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Military Dependent ID Cards and Divorce

With having such a large Army installation close to Killeen, we are often asked how eligibility for a dependent ID card is changed by divorce. While a dependent of a service member, you may enjoy some privileges such as healthcare, commissary, and exchange access. Here, we will explain how those privileges change based upon a divorce from active duty soldiers. Reserve and National Guard dependent privileges may vary depending on the status of the soldier.

First, we have to identify who is a dependent of a soldier. In most cases a dependent of a soldier is the spouse and children under the age of 21 of the soldier. In certain circumstances, such as continual education and disability, a child may keep their dependent status past their 21st birthday.

Secondly, when do dependents receive their dependent ID cards and what happens to the cards upon divorce. Typically, military dependent ID cards are issued to spouses and children over the age of 10. Upon a divorce the amount of time the active duty member has served, number of years of the marriage, and overlap of marriage and time of service determines the benefits the divorcing spouse may claim. This is commonly referred to as the 20/20/20 rule. If a divorcing spouse has been married to the service member for 20 years, the service member has been on eligible active duty for 20 years, and the time married and time in service has overlapped for 20 years then the divorcing spouse is entitled to keep their healthcare, commissary, and exchange benefits. However, if the divorcing spouse does not meet these requirements then they will lose their commissary and exchange benefits and must forfeit their dependent ID card upon divorce. There are some exceptions for retaining medical benefits after divorce and not meeting the 20/20/20.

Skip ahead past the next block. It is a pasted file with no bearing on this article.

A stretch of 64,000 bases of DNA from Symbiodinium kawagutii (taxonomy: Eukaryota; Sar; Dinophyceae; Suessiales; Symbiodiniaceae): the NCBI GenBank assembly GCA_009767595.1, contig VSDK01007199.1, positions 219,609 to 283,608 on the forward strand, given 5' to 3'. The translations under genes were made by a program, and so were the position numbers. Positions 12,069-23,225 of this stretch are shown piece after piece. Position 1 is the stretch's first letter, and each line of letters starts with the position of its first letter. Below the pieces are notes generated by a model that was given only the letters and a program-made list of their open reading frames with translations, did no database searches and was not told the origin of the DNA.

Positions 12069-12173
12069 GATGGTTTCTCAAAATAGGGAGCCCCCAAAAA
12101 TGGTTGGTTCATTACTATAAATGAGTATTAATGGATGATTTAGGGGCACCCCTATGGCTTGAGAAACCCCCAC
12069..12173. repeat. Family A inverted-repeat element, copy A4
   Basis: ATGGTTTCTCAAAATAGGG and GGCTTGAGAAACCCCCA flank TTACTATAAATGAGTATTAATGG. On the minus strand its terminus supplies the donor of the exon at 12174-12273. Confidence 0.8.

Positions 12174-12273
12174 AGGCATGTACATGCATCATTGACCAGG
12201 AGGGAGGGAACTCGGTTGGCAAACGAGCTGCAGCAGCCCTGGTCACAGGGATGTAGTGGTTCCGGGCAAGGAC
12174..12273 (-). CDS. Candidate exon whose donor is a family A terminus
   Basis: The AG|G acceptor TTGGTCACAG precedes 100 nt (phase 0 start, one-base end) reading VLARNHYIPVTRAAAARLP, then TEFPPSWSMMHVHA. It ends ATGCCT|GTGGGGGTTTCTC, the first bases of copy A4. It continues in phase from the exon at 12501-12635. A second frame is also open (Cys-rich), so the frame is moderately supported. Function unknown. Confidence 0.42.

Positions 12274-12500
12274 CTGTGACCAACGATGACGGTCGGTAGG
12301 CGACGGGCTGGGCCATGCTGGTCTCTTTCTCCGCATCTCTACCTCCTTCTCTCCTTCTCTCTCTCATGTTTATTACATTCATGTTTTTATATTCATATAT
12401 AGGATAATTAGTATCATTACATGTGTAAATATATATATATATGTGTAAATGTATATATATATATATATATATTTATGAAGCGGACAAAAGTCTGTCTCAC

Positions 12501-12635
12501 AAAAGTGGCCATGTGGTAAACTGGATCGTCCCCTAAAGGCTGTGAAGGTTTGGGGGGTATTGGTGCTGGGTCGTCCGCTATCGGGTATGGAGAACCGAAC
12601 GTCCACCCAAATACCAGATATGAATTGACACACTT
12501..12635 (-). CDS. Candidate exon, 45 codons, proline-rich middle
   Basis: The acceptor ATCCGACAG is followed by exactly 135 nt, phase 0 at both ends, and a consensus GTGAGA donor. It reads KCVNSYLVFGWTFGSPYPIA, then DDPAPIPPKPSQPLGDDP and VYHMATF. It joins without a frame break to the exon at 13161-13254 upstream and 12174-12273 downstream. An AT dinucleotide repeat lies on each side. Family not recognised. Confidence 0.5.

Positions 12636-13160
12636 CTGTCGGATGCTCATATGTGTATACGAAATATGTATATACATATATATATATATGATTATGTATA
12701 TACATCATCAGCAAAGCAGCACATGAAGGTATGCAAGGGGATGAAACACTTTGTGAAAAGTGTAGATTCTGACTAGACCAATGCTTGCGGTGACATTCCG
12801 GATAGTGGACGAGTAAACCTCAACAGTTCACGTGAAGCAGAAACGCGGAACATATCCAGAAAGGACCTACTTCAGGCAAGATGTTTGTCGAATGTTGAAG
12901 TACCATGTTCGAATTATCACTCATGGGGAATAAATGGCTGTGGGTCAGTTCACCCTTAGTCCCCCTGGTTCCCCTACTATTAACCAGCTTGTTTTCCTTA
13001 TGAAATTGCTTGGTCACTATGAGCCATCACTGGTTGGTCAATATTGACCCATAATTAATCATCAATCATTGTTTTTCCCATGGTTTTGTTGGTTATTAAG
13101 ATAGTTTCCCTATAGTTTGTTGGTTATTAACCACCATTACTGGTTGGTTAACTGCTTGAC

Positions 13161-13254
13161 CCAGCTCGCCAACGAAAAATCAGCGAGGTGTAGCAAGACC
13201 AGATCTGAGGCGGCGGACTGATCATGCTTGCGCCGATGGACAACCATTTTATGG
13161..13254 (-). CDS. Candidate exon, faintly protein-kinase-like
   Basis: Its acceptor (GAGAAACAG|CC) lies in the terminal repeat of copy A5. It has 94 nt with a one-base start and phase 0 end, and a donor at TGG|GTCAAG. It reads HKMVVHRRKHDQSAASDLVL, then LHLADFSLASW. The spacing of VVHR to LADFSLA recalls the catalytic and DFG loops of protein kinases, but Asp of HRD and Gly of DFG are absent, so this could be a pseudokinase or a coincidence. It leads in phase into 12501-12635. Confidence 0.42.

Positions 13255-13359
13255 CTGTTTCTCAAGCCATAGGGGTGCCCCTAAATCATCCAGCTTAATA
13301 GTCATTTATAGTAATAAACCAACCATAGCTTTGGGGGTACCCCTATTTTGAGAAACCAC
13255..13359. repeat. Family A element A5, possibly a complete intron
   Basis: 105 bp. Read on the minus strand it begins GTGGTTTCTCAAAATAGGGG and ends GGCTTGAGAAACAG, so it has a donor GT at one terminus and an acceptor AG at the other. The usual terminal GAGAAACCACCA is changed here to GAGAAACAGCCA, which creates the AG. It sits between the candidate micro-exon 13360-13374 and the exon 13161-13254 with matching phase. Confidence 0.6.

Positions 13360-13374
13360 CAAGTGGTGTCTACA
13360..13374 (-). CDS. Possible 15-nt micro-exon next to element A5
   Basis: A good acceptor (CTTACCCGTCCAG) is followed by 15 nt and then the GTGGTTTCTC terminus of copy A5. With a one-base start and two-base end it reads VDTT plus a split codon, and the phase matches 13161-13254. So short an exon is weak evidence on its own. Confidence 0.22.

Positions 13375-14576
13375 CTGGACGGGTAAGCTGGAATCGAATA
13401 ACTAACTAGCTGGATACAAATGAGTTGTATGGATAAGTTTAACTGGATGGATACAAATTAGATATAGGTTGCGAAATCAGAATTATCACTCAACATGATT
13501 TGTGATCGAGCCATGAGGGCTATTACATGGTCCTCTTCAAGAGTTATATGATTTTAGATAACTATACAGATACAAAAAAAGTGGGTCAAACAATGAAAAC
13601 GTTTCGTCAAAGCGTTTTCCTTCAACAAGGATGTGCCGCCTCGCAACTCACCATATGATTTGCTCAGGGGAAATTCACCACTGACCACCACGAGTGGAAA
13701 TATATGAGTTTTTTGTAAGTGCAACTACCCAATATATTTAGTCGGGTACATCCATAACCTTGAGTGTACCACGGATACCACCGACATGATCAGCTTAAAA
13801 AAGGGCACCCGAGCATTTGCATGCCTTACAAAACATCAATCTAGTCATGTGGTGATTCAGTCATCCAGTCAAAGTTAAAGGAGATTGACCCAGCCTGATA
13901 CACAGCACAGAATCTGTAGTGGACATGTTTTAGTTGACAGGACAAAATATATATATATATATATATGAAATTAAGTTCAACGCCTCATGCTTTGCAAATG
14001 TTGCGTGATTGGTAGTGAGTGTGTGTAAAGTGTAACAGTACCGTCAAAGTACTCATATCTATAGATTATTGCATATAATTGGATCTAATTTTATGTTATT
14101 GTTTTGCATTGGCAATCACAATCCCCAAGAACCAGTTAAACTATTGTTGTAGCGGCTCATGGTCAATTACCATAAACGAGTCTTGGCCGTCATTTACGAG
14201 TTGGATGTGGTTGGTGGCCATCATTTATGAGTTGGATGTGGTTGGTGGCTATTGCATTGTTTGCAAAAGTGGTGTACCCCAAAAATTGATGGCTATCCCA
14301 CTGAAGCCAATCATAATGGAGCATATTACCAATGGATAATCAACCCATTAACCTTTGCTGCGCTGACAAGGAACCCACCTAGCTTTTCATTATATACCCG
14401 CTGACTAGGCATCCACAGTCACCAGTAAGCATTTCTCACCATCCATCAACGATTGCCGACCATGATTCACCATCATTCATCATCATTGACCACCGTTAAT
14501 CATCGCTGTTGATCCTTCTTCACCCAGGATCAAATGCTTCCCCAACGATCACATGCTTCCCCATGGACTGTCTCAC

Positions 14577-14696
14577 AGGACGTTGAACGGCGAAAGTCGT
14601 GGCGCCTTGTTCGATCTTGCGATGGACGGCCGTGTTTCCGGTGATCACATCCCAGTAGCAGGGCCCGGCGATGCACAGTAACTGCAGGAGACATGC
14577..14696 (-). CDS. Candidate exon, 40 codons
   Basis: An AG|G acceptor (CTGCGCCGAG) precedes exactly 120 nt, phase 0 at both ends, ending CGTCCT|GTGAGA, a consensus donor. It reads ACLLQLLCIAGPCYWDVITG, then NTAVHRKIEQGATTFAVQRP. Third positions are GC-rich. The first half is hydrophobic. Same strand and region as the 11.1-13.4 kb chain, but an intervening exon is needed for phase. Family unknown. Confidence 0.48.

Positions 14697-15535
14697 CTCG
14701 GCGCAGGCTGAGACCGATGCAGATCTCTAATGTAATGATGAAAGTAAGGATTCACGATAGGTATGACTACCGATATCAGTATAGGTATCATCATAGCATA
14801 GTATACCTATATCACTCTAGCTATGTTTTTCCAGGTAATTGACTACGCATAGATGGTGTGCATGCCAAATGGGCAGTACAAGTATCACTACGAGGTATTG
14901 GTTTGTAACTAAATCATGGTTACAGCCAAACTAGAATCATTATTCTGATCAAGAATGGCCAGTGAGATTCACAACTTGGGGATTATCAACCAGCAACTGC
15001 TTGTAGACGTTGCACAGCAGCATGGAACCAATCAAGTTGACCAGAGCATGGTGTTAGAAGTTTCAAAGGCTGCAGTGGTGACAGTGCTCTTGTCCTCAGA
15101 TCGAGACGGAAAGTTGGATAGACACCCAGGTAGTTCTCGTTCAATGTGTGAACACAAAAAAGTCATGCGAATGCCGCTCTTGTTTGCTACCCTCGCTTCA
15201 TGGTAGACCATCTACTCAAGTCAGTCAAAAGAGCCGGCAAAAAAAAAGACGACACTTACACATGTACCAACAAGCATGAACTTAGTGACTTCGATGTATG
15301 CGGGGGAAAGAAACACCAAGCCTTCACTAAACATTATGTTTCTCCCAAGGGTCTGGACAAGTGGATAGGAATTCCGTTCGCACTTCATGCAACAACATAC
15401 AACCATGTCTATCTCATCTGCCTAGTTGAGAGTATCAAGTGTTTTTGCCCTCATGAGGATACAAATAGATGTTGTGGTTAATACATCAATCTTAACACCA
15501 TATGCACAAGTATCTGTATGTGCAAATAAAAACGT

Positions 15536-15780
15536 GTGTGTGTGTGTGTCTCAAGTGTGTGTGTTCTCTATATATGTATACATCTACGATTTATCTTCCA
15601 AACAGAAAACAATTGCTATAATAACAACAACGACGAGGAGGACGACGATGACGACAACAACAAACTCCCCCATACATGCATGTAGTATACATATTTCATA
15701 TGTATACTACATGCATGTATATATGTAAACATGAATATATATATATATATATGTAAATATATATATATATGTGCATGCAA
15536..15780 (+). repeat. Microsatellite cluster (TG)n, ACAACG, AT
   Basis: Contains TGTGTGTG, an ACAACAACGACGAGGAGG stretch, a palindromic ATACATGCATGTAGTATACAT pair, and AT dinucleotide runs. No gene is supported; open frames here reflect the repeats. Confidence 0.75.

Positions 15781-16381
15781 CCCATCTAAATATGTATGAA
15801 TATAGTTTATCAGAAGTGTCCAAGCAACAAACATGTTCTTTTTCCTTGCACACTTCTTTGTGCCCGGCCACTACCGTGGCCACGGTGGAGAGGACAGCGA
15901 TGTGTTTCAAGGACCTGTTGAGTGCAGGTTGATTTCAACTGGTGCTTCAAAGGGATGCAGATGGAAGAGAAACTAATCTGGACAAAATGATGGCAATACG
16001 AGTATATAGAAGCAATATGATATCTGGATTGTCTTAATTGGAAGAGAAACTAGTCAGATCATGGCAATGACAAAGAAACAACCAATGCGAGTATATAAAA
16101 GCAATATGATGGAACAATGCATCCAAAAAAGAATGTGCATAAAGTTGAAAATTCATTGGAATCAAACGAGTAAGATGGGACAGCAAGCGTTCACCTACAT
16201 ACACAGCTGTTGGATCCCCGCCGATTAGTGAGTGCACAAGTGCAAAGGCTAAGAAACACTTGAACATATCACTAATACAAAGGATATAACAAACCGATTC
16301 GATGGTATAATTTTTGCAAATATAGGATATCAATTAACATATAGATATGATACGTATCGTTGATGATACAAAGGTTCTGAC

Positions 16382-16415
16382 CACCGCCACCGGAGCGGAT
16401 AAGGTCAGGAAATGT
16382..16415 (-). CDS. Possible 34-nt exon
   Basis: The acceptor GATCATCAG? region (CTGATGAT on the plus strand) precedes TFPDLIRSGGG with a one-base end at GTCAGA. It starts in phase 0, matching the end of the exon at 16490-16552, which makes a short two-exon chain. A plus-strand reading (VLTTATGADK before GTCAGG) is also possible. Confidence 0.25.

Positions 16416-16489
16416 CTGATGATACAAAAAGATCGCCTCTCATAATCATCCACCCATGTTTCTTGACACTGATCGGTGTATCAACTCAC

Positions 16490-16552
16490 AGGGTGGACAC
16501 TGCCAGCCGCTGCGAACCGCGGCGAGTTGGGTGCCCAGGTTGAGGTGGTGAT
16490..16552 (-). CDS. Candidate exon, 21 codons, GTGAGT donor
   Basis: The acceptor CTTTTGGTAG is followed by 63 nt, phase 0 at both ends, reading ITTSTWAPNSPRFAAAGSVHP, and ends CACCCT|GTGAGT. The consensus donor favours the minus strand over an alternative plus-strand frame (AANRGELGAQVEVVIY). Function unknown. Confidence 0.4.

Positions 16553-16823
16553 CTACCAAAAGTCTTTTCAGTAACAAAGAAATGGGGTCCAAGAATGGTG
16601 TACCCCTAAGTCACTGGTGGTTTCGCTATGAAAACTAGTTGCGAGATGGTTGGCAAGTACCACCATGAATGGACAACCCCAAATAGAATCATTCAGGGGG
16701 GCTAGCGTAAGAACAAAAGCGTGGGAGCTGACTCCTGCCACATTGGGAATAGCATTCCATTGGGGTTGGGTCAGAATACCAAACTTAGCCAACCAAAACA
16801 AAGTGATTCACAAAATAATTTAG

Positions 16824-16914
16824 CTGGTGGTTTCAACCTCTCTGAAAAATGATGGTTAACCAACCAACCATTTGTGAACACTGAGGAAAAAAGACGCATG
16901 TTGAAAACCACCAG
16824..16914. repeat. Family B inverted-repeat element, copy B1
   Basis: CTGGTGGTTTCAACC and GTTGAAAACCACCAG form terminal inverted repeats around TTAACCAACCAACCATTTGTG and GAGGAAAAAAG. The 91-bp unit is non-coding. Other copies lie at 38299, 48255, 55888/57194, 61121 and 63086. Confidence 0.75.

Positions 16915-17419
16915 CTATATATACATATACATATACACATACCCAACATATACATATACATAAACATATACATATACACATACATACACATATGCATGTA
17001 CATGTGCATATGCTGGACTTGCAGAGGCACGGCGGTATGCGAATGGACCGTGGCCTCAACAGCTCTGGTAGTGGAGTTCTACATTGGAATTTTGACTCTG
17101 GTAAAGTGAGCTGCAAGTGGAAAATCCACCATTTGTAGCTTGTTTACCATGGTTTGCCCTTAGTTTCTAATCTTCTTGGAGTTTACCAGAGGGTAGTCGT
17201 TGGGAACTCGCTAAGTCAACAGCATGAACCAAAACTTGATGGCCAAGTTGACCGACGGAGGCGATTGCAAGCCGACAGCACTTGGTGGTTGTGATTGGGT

If there are children of the soldier and divorcing spouse then the child will still be eligible for a dependent ID card once the divorce is finalized. If the child is under ten years of age, an exception can be made through DEERS to have the child obtain a dependent ID card early. Contacting your local installations ID card office is the easiest way to determine how to obtain an early dependent ID card for the child.

Divorces involving military members can be complex. That is why it is imperative you obtain a divorce lawyer who has experience in dealing with issues that arise in military divorce cases. The best way to ensure that you retain all the rights you are entitled is to contact Killeen Family Law Attorney Barbara A. Weaver. Request your own FREE initial consultation with our law firm today to discuss your options.


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